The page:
Indian Mutual Funds – New M&A Rules! Anu Tiwari (Partner), Ritu Sajnani (Senior Associate), Utkarsh Bhatnagar (Senior Associate) and Karthik Koragal (Associate) The Securities Exchange Board of India (“SEBI”) carried out a regulatory revamp exercise of SEBI (Mutual Funds) Regulations, 1996 (“MF Regulations”) and various circulars issued under it by way of a circular on mutual fund(s) (“MF”) issued on March 4, 2021 (“MF Circular”), effective from March 5, 2021, thereby streamlining a robust regime governing the reporting, compliance and disclosure requirements applicable to asset management company(ies) (“AMC”) and the trustee(s) of such AMCs. Reporting requirements strengthened Currently, the MF Circular requires an AMC to furnish the complete details of any indirect change in its control/ promoters of the sponsor(s) to SEBI and also notify details of a proposed change in control (whether direct or indirect) to the unitholders, by way of an email (in addition to publishing the same in newspapers. Similarly, in case of any proposed change to the fundamental attributes of a MF scheme, trustees are now mandated to obtain comments from SEBI, prior to effectuating such change. With an intent to ensure better compliance, SEBI has also expanded the scope of ‘key personnel’ of an AMC to include chief investment officer, chief risk officer, chief information security officer, chief operation officer, compliance officer, sales head, investor relation officer(s), etc. in addition to the erstwhile list of key personnel, which included the chief executive officer, fund manager(s), dealer(s) and head of other departments of the AMC. Hence, inter alia these new key personnel who are also now prohibited from carrying on self-dealing or front running activities, in addition to meeting the prescribed eligibility criteria. The revised reporting requirements extends SEBI’s regulatory prowess to monitor and bring more transparency in relation to the indirect change in control of the AMCs’ process. Relaxations and scrutiny go hand-in-hand In order to facilitate innovation in the MF space, SEBI has introduced certain relaxations like permitting employees of AMCs to participate in private placement of equity by any company, has allowed trustees to delegate its function(s) to declare/ fix a record date and decide the quantum of dividend, etc. to AMC officials. Further, trustees are now mandated to report to SEBI the MF securities dealt by them, only if a transaction exceeds INR 5 lakhs (vis-a-vis the previous threshold of INR 1 lakh). The regulator has also classified investment in non-convertible preference shares (“NCPSs”) as a ‘debt instrument’ and accordingly, limitation of a MF scheme to invest not more than 10% of its net asset value in debt instruments will also include NCPSs. The trustees now being required to obtain SEBI comments before effecting a ‘change in in the fundamental attributes of a MF scheme’ seems burden-some, as the regulator’s role, and oversight, already guarantees for the requisite checks and balances to govern the MF scheme, including for MF scheme transfers, through separate regulations and circulars in this behalf. Above is likely to add another layer to M&A deal-making, with already many layers involved, impacting deal costs and timelines, especially if a ‘new sponsor’ application may be involved, from a process, governance and unit holders’ standpoint. Albeit above ties into SEBI’s increasing focus on MF trustee’s accountability, which has hitherto been an overlooked area, given the nature and composition of MF trustee boards. Though, done with noble regulatory intent, one would have to see whether the above changes, including expansion of key personnel, further ‘spook’ trustee directors, especially independents - already an onerous position, with few upsides, especially after Calcutta High Court’s Order in the ITC / JPMorgan MF Trustees case, and SEBI’s approach qua Franklin Templeton trustees in 2020, expand the scope of potential SEBI show-cause ‘noticees’ from the current list of 7 (!), and shoot MF M&A in the knees, which was given a new lease of life recently via SEBI dropping the ‘3/ 5’ profitability criterion in Regulation 7, MF Regulations.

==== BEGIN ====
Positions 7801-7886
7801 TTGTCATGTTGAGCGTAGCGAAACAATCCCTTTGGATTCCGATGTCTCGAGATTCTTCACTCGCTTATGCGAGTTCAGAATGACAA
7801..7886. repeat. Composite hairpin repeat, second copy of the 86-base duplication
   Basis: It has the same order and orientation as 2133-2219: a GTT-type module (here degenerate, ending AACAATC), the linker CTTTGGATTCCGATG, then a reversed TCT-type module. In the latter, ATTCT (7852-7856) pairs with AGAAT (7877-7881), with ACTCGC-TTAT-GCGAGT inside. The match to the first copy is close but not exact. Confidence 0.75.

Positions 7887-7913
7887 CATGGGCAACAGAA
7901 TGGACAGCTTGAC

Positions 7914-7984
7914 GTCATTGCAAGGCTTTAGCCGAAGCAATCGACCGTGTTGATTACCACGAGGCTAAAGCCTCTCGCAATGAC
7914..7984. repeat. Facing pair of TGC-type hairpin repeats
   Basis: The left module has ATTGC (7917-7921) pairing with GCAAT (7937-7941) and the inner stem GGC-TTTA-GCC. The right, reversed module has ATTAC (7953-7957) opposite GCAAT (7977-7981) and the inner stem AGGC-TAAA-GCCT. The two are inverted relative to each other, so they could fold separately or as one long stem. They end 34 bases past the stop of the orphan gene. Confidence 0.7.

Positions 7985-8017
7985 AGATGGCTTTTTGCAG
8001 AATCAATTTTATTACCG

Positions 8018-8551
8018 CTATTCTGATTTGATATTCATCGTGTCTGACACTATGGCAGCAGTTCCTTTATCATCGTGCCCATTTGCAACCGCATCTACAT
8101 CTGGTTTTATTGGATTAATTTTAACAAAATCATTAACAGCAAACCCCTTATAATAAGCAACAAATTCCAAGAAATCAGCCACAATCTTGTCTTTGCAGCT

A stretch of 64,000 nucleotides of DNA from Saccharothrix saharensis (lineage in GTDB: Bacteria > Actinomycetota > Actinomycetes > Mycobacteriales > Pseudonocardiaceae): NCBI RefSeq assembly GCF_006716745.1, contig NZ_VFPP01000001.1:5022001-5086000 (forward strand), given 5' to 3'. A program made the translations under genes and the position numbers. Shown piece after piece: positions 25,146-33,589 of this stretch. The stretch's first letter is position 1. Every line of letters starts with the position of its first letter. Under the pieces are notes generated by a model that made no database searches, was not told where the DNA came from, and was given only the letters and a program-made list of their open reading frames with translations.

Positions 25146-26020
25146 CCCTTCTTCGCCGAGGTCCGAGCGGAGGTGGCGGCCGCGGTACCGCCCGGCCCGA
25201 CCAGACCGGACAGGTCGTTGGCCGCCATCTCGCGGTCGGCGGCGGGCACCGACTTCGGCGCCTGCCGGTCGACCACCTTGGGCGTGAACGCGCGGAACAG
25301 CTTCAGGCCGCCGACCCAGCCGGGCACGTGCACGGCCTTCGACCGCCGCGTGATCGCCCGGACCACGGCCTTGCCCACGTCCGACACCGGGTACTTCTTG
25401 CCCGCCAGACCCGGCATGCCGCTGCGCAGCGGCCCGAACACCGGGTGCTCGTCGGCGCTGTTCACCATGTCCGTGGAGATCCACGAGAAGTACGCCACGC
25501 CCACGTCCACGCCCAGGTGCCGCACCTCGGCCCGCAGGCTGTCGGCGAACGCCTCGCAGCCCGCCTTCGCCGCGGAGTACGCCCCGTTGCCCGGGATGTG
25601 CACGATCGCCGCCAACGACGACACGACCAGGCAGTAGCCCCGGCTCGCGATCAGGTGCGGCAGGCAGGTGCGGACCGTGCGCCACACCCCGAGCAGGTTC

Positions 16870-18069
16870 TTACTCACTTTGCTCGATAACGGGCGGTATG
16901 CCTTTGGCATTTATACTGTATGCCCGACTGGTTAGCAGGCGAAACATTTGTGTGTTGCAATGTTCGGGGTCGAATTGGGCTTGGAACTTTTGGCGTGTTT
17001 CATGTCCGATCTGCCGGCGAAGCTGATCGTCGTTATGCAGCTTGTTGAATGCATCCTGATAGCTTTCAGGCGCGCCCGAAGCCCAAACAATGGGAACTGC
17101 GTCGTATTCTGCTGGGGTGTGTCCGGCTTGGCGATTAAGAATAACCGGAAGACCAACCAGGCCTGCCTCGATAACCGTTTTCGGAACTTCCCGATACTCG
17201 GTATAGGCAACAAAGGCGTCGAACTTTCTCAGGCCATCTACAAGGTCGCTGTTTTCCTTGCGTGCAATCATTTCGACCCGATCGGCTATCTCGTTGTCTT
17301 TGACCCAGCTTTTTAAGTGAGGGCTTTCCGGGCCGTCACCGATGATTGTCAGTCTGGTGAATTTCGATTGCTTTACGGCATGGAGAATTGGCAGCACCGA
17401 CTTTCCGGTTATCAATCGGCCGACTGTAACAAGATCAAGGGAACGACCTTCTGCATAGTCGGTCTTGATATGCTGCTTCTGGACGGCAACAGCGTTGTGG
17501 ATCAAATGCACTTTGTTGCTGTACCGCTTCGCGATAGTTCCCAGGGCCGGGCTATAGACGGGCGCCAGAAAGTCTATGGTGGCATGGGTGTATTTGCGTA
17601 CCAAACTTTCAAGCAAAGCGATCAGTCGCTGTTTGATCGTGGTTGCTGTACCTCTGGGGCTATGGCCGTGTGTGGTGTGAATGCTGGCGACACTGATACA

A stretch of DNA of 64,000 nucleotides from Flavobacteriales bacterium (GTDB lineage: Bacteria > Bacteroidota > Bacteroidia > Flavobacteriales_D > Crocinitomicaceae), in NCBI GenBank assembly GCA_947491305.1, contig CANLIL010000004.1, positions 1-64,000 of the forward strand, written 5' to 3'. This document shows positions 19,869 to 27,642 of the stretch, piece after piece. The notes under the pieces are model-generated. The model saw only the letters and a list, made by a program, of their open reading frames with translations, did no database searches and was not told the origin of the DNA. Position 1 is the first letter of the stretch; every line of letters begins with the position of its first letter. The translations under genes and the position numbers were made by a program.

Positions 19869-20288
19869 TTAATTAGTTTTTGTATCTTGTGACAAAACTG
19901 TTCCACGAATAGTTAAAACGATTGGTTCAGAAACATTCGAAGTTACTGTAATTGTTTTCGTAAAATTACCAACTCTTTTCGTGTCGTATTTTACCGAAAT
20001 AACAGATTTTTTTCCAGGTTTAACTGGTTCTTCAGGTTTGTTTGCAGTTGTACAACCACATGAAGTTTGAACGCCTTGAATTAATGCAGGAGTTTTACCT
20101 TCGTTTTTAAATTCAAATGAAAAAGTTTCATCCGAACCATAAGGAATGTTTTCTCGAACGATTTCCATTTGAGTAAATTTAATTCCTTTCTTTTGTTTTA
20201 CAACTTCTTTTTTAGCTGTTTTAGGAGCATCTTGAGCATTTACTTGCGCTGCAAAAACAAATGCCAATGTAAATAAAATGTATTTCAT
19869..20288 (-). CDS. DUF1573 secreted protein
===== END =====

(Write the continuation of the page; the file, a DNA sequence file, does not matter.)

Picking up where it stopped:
The Securities Exchange Board of India (“SEBI”) carried out a regulatory revamp exercise of SEBI (Mutual Funds) Regulations, 1996 (“MF Regulations”) and various circulars issued under it by way of a circular on mutual fund(s) (“MF”) issued on March 4, 2021 (“MF Circular”), effective from March 5, 2021, thereby streamlining a robust regime governing the reporting, compliance and disclosure requirements applicable to asset management company(ies) (“AMC”) and the trustee(s) of such AMCs.